Category Archives: Tips and Tricks

Flipboard page flip with Qt QML

If there’s one app that would make me to buy iPad that would be Flipboard. Their social magazine have such a beautiful user experience which others could really learn from. I’d like to see more apps like that on other tablets as well.

I thought about trying to mimic the Flipboard’s page turn effect with the QML script. The page turn is pretty simple and a bit more modern then traditional paper like curly page turn. In Flipboard the page rotates from the center like folding the screen.

I created this effect with Flipable element which is clipped with parent Item element so that only the half of the flipable is visible at all times. The flipable element contains a duplicate page content as the underlying element which is just created with HTML formatted Text element. I also added a flavor of shadow to the Transition animation so that inner part of the fold seems a bit darker. Shadow was created with transparent gradient image.

Here you can see the page turn (or fold) in action with the Nokia N900. Rendering speed wasn’t that fast when I used “raster” rendering and might have been way faster if “opengl” would have been used.

You can download the QML code from here.

Saturday Night App: NewsFlow

There can’t be a better way of spending your Saturday night other then crafting and knitting new apps for your mobile devices. This Saturday I was missing a nice news reader for my Nokia N900. I tried to follow the Forum Nokia workflow: Design, Develop, Distribute. Here’s what happened:

Design

Palette for news reader app

The first thing that I had to do was to get my app a decent color palette so that app would feel nice and consistent through out the views. I tend to use colourlovers.com to either create or browse good palettes. This time I decided to use nice blueish palette, The First Raindrop.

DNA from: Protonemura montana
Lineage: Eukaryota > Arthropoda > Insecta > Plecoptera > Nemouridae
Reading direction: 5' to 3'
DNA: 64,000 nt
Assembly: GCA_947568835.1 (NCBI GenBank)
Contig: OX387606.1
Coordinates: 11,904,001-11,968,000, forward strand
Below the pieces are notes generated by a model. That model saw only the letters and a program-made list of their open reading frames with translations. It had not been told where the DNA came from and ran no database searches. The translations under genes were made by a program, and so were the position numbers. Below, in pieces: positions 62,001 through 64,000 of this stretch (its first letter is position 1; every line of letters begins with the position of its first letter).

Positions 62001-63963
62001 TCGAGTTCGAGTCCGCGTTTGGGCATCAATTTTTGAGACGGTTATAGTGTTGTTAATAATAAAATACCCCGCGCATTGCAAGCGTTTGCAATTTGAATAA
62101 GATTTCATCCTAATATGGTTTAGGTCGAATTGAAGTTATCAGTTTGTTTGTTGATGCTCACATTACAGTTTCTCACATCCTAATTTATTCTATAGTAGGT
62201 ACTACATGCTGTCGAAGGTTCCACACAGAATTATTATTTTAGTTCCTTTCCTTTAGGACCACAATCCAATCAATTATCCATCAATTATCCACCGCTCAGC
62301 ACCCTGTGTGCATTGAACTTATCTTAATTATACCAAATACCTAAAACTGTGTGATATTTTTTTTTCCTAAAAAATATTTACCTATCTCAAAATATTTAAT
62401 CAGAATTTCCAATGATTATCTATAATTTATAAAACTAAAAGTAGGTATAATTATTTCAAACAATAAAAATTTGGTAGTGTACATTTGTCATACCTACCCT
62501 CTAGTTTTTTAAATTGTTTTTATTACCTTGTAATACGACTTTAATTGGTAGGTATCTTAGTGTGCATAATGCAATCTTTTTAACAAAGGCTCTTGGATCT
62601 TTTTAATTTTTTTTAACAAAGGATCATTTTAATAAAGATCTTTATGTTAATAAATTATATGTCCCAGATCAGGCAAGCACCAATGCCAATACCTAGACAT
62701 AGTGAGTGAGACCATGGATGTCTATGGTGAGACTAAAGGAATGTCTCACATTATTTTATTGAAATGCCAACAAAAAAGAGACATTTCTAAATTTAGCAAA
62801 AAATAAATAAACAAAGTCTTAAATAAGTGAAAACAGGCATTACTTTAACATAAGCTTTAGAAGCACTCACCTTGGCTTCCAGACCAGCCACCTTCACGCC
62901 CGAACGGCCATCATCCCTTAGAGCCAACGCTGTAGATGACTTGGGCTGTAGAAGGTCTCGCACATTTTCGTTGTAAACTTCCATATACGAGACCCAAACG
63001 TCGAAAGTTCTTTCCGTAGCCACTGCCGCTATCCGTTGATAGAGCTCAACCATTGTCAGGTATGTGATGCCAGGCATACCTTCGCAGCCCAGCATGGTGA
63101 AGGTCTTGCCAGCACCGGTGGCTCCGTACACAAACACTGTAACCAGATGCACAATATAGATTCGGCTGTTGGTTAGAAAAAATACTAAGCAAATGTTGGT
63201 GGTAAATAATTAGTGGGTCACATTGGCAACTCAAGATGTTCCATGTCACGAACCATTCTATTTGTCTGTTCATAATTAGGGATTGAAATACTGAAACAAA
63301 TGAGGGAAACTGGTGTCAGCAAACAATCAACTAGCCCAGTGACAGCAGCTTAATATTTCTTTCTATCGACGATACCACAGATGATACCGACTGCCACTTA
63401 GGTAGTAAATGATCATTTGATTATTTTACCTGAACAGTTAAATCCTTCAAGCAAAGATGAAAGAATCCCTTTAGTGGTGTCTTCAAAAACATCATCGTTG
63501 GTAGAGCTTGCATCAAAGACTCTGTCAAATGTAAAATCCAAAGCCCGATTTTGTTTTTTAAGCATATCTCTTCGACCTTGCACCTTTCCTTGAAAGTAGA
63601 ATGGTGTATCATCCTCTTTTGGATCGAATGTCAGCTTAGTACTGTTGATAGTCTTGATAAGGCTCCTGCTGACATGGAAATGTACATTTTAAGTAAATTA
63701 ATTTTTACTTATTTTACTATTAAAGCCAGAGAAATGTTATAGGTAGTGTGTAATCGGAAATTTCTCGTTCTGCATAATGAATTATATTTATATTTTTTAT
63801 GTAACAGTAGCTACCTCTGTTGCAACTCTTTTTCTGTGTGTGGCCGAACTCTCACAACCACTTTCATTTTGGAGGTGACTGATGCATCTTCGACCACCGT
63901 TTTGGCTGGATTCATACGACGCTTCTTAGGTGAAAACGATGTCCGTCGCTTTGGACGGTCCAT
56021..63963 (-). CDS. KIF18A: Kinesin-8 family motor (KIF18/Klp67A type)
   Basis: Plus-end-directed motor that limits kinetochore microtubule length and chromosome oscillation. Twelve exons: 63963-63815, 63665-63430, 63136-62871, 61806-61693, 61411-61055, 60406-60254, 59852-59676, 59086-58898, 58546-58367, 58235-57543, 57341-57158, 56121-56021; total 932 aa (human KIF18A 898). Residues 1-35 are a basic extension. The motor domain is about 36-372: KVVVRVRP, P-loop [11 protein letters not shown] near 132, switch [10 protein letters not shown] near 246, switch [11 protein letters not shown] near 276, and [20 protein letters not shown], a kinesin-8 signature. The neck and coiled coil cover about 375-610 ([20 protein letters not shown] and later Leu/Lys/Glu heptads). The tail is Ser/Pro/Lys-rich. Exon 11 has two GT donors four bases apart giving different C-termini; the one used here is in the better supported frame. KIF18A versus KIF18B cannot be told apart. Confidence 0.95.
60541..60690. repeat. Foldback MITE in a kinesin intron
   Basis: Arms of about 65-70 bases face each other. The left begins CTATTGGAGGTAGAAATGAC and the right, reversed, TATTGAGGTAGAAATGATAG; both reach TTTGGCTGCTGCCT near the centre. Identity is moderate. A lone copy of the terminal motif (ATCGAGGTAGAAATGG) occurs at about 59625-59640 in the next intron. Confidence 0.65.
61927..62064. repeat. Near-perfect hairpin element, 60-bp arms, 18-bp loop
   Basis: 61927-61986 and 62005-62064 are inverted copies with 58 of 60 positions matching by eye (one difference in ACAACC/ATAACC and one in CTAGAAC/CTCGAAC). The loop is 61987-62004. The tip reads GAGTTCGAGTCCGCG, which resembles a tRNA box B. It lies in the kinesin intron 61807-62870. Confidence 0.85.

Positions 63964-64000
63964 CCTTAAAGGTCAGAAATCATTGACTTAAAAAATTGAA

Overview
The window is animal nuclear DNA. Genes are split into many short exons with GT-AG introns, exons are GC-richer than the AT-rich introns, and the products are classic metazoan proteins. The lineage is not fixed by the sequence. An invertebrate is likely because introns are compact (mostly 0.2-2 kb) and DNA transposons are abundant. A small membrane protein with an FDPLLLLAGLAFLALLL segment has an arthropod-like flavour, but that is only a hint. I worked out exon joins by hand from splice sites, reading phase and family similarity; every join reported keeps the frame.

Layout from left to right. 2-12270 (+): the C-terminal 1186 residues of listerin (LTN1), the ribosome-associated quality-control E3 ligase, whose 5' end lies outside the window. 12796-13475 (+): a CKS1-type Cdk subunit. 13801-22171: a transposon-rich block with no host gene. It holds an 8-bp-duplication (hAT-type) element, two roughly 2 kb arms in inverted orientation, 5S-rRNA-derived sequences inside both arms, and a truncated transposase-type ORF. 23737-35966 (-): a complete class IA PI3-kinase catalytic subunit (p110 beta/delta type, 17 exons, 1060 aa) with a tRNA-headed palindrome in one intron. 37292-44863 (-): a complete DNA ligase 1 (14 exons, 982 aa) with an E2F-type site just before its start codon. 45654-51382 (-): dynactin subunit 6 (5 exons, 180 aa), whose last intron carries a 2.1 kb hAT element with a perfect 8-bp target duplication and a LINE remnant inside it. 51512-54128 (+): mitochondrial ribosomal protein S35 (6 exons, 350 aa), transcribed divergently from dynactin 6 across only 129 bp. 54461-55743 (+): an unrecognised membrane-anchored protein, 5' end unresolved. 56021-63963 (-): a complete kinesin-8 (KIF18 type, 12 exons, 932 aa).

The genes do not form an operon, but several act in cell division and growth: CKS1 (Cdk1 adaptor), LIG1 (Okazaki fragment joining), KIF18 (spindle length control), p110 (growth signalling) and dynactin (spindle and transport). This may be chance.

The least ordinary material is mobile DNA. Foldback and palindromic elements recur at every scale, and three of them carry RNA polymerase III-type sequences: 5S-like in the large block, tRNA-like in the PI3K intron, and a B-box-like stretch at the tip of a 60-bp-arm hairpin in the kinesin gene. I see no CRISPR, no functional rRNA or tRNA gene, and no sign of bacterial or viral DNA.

Now it was time to do the actual fun part and design the overall view of the apps user interface. As I tend to use Qt Web Runtime for development it’s pretty easy to do the UI drafts with simple static HTML page. These drafts can easily be extended to be used in the final app.

I really wanted to have horizontal panels this time around. Maybe to provide a book-like user interaction where you go to the next page to the right and back to the left. The following image shows the mockup of the UI.

User interface mockup for news reader app

As the mobile device display is quite small I thought that I’d show only one panel on one screen. If this would be created for a tablet like device then it could be wise to show e.g. all three or two panels at once on a display. I’ll have to test that when I get the first MeeGo tablet in my hands :)

Develop

Now that I had a draft UI HTML I started knitting the functionality with JavaScript to my new app which I would call NewsFlow. I used jQuery library to do all the heavy lifting like loading and parsing the RSS feeds.

As a small detail I used CSS animation for the panel switching so when user e.g. selects a feed from a feed list then view is switched to feed items page. With jQuery the CSS animations can be easily created with the animate method:

...
$(left).css("left", "0");
$(left).css("position", "fixed");
$(left).animate(
    // What CSS value(s) to animate
    {left:"-" + width + "px"},
    // Animation time in milliseconds
    1000,
    // Function to call when animation is finished
    function() {
		$(window).scrollTop();
		$(left).css("position", "relative");
	});
...

Then was the time to do the normal widget packaging and upload the app to the device. Here is what it turned out to be:

I have to say that I like it a lot as a simple news reader. This was again a good reminder on how fast the Qt WRT is to develop with. Now I just hope that Ovi Store would also start supporting Qt WRT apps soon so that the Distribute part would be easier.

What features you’d like to have in your news reader app?

Flip clock widget for Nokia N900

Crafting Qt Web Runtime Widgets

It’s amazing how simple it is to create desktop widgets with Qt Web Runtime. I was able to create this “flip clock” widget in less then hour and most of that time I spent tweaking the background image pixels in Pixelmator :)

The code behind this widget is only around 20 lines of HTML, 20 lines of JavaScript, 35 lines of CSS and one config file.